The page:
Front Cover: The illustration on our front cover also forms Fig. 1 of our leading article by Andrew Surry on the Tewkesbury and Malvern Railway. The caption below is that for Fig. 1 of Andrew’s article. This coloured postcard view, based upon a photograph by W.H. Mizen of Upton-on-Severn station around 1906, shows the buildings there complete with glass canopies and Midland barge boards. The pattern bricks were yet more elaborate on the station entrance and even the weigh-bridge house had an elegantly pointed gothic roof. Clearly no expense was spared, which was unfortunate for the company, which had no expense to spare. [Midland Railway Study Centre, No. 68074: John Alsop collection]
Back Cover: Our Back Cover shows a Midland Railway handbill advertising the new return services of through-carriages to Birmingham from London St. Pancras via Wigston South Junction. The timings confirm those that John Gough provided in his response (From St. Pancras to Birmingham by Scheduled Train, Midland Railway Society Journal No. 59, Autumn, 2015, pp.31) to George Huxley’s original Query No. 114. This is one piece of evidence in support of what we know about this obscure service of the Midland Railway, and John Stevenson’s article pulls together that information and what can be reliably surmised about how the Midland moved the through-carriages at Wigston. [John Stephenson Collection]
Front Cover: Hugh Llewelyn took this fine photograph of the frontage to Worcester Shrub Hill (joint GWR/MR) station in August 1982. It shows well the Georgian-style architecture built in 1865 mainly of engineering brick with stone facing to the design of the engineer, Edward Wilson. This photograph illustrates the station at Worcester from which the mail bags were dispatched, as described in the introduction to John Soer’s fourth instalment of his ‘Mail on the Midland’. But Wilson’s station was not the first station here. That one was opened in 1850, under joint ownership of the Oxford, Worcester and Wolverhampton and the Midland railways. Until 1852 it was used only as a terminus for the Midland’s services from Birmingham. [© Hugh Llewelyn: reproduced under a Creative Common licence]
Back Cover: Our Back Cover shows an attractive Midland Railway poster advertising the Midland’s services to Scotland. It is not dated, but it was probably in circulation in the years just before WW1. There was then no more need to highlight the outstanding dining facilities on these Midland trains. Clearly, it had become general knowledge amongst the wealthy class who would have used the service. The claim that the Midland had the ‘Most Interesting Route to Scotland’ was no idle boast. Whether the train took the line north to Derby via Leicester or to Nottingham via Melton Mowbray, the passenger was treated to lovely views over the pastoral counties of the Midlands. From Derby north, there were the lovely Derwent and Amber valleys and, after the industrial powerhouse of the line through Sheffield to Leeds, there was the varied scenery of the Aire valley before the splendour of the Settle and Carlisle line. Then, there was the final majesty of the Scottish lines. One from Carlisle over the G&SWR line from Dumfries up the Nith valley into Ayrshire and thence to Glasgow. The other via the NBR Waverley route to Edinburgh over the Scottish Border hills. [Ian Howard collection]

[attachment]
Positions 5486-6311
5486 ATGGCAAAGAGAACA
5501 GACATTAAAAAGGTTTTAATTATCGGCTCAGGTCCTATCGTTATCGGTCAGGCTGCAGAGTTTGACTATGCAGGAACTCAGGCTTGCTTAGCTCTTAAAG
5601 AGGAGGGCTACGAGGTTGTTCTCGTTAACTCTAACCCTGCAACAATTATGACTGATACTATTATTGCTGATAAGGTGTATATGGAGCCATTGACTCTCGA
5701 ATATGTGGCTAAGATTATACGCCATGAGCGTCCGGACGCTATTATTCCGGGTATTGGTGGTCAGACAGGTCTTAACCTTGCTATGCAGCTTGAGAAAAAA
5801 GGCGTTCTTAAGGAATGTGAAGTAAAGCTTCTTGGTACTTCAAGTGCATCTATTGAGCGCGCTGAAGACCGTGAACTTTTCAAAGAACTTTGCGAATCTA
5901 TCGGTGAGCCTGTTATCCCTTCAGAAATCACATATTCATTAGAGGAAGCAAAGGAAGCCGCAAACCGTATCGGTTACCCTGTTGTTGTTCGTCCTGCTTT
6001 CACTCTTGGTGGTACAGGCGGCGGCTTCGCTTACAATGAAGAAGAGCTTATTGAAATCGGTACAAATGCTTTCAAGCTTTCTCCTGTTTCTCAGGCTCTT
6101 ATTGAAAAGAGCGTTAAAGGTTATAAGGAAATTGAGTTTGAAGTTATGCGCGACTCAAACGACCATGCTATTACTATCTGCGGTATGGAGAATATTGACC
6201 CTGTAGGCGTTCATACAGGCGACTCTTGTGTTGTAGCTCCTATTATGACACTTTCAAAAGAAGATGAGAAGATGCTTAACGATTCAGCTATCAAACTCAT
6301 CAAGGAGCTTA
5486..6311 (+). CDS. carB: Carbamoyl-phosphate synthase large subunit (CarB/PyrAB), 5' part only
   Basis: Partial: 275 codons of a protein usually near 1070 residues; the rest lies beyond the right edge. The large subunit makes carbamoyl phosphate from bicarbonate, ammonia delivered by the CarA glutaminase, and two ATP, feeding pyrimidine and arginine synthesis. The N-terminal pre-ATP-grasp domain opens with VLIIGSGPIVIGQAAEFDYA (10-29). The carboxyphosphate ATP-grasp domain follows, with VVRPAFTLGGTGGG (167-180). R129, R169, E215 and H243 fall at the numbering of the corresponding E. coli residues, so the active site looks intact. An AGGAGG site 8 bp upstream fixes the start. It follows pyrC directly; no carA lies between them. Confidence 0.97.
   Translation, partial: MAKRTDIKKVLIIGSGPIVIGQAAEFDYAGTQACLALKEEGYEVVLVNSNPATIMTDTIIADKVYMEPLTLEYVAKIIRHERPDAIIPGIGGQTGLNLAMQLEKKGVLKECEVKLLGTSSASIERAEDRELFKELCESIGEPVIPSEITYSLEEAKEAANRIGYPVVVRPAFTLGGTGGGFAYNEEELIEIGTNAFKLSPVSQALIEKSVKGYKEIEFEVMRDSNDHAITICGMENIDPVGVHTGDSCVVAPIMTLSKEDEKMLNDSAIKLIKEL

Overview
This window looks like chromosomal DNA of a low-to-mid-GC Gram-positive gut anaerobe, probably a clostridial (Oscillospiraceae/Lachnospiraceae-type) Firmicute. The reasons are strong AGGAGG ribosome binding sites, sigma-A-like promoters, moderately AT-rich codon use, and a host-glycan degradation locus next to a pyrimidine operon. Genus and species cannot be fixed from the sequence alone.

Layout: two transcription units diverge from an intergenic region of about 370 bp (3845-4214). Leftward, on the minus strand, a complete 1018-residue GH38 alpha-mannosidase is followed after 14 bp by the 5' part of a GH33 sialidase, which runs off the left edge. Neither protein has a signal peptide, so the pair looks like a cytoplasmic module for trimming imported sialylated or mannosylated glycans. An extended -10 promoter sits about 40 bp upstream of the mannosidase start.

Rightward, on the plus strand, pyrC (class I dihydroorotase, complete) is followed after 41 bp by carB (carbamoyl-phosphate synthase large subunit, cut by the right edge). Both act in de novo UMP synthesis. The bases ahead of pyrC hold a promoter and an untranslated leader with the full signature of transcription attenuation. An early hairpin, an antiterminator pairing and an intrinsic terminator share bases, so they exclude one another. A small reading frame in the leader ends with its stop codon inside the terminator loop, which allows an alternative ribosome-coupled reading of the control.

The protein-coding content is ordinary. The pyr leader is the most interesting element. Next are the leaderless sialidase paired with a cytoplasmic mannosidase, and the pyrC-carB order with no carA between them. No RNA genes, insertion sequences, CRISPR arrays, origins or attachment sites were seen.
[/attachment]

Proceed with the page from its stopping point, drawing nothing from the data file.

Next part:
Front Cover: This photograph was taken by C. W. Harris, a railwayman who worked on the permanent way in the area around Harringworth Viaduct. This anticipates our leading article by Robin Cullup, who has supplied a number of Harris’ photographs to illustrate the Society’s latest publication, the Nottingham Loop Line of the Midland Railway, by Michael Woodward. The picture shows Glendon South Junction with the Nottingham line curving round to join the line from Leicester. The Leicester lines are in the foreground, and the signal box just controlled the junction on the Nottingham line. The slow lines continued for several hundred yards north to the signal box at Glendon North. We see ex-MR 3F 0–6–0 No. 43499, which was allocated to Toton in the 1950s, as it came round the corner with a short train with some of the large loaded coke hoppers in front of the usual coal wagons. [Robin Cullup collection]
Back Cover: Our Back Cover is one of a group of Special Train Notices and other documents rescued from Asselby signal box in November 1968, just before the Hull & Barnsley lines was due to close. Some of these later came into the hands of the Hull & Barnsley Railway Stock Fund, and two members, David R. Smith and Nick P. Fleetwood, produced a booklet based on these rather special relics under the auspices of that Society. The title is Late 19th Century Railway Working — the H&BR Special Train Notices 1886–87. The STN selected for our back cover is No. 170 for Saturday 18th June 1887. The top working was one to the Midland Railway via Hensall, the destinations being Leeds (Wellington) and Saltaire. It is clear that a Midland pilot was required over the Midland lines. This document illustrates some of the points made by David Smith in his contribution to our "Comments" section where he enlarges upon the several contributions already made about H&B workings over the Midland Railway.